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Molecular mechanisms of neuronal synapse formation

English title Molecular mechanisms of neuronal synapse formation
Applicant Scheiffele Peter
Number 160319
Funding scheme Project funding (Div. I-III)
Research institution Abteilung Zellbiologie Biozentrum Universität Basel
Institution of higher education University of Basel - BS
Main discipline Neurophysiology and Brain Research
Start/End 01.08.2015 - 31.07.2018
Approved amount 873'618.00
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Keywords (3)

alternative splicing; RNA processing; synaptogenesis

Lay Summary (German)

Lead
Molekulare Mechanismen der Synapsenbildung
Lay summary
Nervensysteme haben eine beeindruckende Fähigkeit vielfältige Sinneswahrnehmungen aufzunehmen, zu integrieren und spezifische Verhalten zu initiieren. Diese Fähigkeit basiert auf der präzisen Vernetzung von Neuronen. Die Mechanismen, welche die Spezifität neuronaler Vernetzung steuern, sind bisher nur wenig verstanden. Ziel dieses Projektes ist es, mögliche Erkennungsmoleküle zu identifizieren, welche Typen von Nervenzellen markieren und dann zu der selektiven Vernetzung von Nervenzellen beitragen. Insbesondere fokussieren sich unsere Arbeiten auf den Mechanismus des Alternativen Spleissens, welcher es ermöglicht, von einem einzigen Gen viele unterschiedliche Erkennungsmoleküle zu generieren. Die Experimente werden die Hypothese testen, dass resultierende Spleissvarianten zeitlich und örtlich reguliert werden, und so zur spezifischen Vernetzung von Neuronen beitragen.
Direct link to Lay Summary Last update: 30.03.2015

Responsible applicant and co-applicants

Employees

Publications

Publication
A Sam68‐dependent alternative splicing program shapes postsynaptic protein complexes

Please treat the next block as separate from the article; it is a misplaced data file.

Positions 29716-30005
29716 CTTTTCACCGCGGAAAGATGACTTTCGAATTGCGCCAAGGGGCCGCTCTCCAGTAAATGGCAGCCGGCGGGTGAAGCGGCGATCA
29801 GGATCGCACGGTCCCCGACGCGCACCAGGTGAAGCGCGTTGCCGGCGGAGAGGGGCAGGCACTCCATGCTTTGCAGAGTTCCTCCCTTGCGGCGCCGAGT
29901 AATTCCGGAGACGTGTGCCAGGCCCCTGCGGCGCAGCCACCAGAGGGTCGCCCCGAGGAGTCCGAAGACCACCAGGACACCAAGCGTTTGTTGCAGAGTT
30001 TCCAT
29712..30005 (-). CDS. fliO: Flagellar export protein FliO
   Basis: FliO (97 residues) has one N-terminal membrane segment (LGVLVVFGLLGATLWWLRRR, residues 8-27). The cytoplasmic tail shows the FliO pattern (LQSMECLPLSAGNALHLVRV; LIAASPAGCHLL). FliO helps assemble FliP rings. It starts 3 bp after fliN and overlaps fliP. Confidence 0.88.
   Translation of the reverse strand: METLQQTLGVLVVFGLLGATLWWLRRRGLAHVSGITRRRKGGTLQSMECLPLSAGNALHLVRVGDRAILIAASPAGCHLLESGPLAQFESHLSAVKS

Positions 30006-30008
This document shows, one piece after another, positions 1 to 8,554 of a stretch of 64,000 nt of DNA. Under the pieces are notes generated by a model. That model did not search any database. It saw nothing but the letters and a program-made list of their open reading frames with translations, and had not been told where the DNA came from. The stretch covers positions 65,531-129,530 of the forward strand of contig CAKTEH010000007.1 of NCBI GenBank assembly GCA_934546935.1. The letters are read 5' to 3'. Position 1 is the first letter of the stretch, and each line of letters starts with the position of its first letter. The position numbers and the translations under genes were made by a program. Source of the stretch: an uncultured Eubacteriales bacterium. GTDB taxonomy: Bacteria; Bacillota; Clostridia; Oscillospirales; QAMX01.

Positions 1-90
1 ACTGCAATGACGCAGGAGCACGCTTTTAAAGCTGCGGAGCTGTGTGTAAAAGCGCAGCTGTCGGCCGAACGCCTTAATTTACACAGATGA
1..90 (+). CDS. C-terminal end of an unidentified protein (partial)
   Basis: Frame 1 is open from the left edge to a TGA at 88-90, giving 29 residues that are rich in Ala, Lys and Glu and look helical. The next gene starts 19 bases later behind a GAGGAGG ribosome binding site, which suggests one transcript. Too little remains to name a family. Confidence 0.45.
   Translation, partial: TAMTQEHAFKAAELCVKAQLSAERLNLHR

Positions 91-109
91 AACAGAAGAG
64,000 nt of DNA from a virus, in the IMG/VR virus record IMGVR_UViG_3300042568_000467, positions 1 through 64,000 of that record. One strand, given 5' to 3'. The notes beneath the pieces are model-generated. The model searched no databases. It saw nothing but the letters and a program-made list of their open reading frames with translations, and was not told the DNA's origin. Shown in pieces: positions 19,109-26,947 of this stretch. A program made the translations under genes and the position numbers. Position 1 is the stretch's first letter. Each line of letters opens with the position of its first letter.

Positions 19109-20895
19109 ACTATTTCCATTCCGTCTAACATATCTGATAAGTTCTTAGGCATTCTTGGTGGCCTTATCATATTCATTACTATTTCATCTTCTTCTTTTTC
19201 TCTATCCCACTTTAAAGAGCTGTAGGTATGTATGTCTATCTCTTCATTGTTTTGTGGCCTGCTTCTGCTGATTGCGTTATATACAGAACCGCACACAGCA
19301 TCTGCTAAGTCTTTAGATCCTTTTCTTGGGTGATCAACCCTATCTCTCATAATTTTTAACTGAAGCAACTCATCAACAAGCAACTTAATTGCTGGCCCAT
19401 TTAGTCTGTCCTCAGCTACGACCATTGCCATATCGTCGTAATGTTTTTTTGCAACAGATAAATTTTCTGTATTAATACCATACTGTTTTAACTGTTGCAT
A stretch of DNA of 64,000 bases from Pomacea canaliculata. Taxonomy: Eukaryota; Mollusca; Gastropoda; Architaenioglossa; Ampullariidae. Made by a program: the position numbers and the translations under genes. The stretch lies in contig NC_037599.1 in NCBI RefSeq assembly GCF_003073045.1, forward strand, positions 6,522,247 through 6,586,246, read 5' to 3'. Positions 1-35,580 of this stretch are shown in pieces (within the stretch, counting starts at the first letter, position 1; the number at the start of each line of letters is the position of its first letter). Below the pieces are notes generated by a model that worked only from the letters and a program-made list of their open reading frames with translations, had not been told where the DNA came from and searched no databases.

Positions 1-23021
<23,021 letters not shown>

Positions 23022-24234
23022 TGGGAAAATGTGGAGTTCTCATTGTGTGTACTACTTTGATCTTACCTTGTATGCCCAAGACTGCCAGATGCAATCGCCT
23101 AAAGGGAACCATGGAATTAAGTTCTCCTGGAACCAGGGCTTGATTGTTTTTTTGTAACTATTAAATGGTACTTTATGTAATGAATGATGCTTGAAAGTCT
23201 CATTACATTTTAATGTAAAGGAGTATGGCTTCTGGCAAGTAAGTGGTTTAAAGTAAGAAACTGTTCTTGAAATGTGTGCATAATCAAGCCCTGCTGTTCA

Witte Harald, Schreiner Dietmar, Scheiffele Peter (2019), A Sam68‐dependent alternative splicing program shapes postsynaptic protein complexes, in European Journal of Neuroscience, 49(11), 1436-1453.
Elfn1-Induced Constitutive Activation of mGluR7 Determines Frequency-Dependent Recruitment of Somatostatin Interneurons
Stachniak Tevye Jason, Sylwestrak Emily Lauren, Scheiffele Peter, Hall Benjamin J., Ghosh Anirvan (2019), Elfn1-Induced Constitutive Activation of mGluR7 Determines Frequency-Dependent Recruitment of Somatostatin Interneurons, in The Journal of Neuroscience, 39(23), 4461-4474.

Collaboration

Group / person Country
Types of collaboration
Ralf Schneggenburger/EPFL Switzerland (Europe)
- in-depth/constructive exchanges on approaches, methods or results
Fiona Doetsch/Biozentrum of the University of Basel Switzerland (Europe)
- in-depth/constructive exchanges on approaches, methods or results
- Research Infrastructure
Michael Kiebler/LMU Munich Germany (Europe)
- in-depth/constructive exchanges on approaches, methods or results
Tom Mrsic-Flogel/Biozentrum of the University of Basel Switzerland (Europe)
- in-depth/constructive exchanges on approaches, methods or results
- Research Infrastructure
Yasunori Hayashi/Riken Brain Science Institute Japan (Asia)
- in-depth/constructive exchanges on approaches, methods or results
Jernej Ule/UCL Great Britain and Northern Ireland (Europe)
- in-depth/constructive exchanges on approaches, methods or results
- Publication
- Research Infrastructure
Stephan Sigrist/Charite Berlin Germany (Europe)
- Publication

Awards

Title Year
Empiris Award for Brain Research 2016

Associated projects

Number Title Start Funding scheme
158905 RNA-based mechanisms of neuronal plasticity 01.01.2015 International short research visits
140944 Molecular Mechanisms of Neuronal Synapse Formation 01.08.2012 Project funding (Div. I-III)

Abstract

The assembly of functional neuronal circuits during development of the central nervous system requires an array of selective cell-cell interactions. These interactions direct cell migration, targeted growth and branching of axonal and dendritic processes, recognition of appropriate target cells, differentiation of pre- and postsynaptic structures, and recruitment of synapse-specific release machinery and neurotransmitter receptors. The specific synaptic connections and functional synaptic properties arising during development are fundamental to neuronal circuit function and - ultimately - animal behavior. The aim of our studies is to understand the molecular mechanisms underlying synaptic specificity programs in the central nervous system. In particular, we are focusing on how RNA-regulatory mechanisms contribute to the spatio-temporal control of neuronal gene expression to coordinate choice of synaptic partners and acquisition of the appropriate functional properties of individual synapses.
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